Author Greg McKeown makes a habit of saying “No.”

In Essentialism: The Disciplined Pursuit of Less, McKeown lays out a sound rationale for saying “Yes” less, and for focusing our attention and energy on fewer things. However, those “fewer things” are not haphazardly selected. One of the principles he describes is this. “As you evaluate an option, think about the single most important criterion for that decision, and then simply give the option a score between 0 and 100. If you rate it any lower than 90%, change the rating to zero and simply reject it.”

Essentialism is a disciplined pursuit, as described by McKeown. It is vital that you establish a meaningful and measurable intent. Because you are going to be highly focused on a few things, it is critical that you first explore a broad range of options. And don’t be reflexive in saying “yes.” “If the answer is not a definitive yes, then it should be no.”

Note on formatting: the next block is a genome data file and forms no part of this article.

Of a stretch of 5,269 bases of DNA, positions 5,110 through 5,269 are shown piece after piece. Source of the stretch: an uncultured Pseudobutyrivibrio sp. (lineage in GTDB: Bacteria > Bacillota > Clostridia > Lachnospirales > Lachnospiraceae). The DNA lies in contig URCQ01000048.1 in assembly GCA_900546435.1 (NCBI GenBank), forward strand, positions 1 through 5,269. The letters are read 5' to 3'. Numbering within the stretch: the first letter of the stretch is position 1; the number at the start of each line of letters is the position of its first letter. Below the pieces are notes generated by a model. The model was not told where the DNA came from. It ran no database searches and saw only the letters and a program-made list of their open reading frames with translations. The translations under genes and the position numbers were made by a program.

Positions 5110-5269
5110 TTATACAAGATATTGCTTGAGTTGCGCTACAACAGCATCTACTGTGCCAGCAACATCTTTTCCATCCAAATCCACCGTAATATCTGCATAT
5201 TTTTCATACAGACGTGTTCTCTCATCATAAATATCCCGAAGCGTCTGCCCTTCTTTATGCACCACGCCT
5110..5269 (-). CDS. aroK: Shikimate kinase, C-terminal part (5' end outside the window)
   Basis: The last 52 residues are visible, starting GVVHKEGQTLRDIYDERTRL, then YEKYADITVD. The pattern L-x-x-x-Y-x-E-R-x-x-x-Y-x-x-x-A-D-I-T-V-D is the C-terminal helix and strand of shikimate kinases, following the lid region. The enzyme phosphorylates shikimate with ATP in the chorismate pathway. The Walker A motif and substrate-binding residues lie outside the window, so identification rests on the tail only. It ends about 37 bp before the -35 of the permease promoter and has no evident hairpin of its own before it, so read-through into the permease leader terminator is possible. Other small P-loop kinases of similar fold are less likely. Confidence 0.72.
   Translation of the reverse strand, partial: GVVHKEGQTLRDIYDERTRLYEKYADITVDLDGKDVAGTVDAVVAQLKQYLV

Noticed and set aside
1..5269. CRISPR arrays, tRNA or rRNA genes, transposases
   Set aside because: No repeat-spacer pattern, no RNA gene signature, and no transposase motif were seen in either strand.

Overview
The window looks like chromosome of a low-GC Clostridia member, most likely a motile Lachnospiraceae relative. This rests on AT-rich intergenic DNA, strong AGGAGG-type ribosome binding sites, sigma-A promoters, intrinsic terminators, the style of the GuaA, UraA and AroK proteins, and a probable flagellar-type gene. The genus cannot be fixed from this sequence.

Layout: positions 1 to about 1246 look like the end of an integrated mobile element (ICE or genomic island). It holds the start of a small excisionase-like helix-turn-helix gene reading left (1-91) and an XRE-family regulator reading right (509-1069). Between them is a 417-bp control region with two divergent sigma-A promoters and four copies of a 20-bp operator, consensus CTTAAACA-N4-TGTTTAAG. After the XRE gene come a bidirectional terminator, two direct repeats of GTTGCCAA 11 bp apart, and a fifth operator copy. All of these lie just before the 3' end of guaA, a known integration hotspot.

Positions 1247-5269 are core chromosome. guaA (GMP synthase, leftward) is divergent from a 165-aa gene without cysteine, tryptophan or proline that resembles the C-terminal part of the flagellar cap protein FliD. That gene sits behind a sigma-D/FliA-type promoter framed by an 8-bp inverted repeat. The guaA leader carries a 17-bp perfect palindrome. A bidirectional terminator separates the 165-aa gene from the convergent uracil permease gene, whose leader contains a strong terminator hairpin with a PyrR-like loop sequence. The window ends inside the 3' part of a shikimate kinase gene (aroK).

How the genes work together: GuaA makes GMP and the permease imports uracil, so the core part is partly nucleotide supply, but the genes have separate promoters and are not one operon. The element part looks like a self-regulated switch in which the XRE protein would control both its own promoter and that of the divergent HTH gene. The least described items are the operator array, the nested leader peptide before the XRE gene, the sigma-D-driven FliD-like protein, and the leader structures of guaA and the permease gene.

What would happen if you brought essentialism to your change methodology and change team? Would you be able to successfully do more by doing less? Here are some Essentialism guidelines. What does your methodology look like through this lens?

  • “Summon the discipline to get rid of options or activities that may be good, or even really good, but that get in the way.”
  • “An essentialist produces more—brings forth more—by removing more instead of doing more.”
  • “Make the essential the default position.”
  • “Focus on each team member’s highest role and goal of contribution.”

Essentialism doesn’t come easily, but it has the potential to yield big rewards.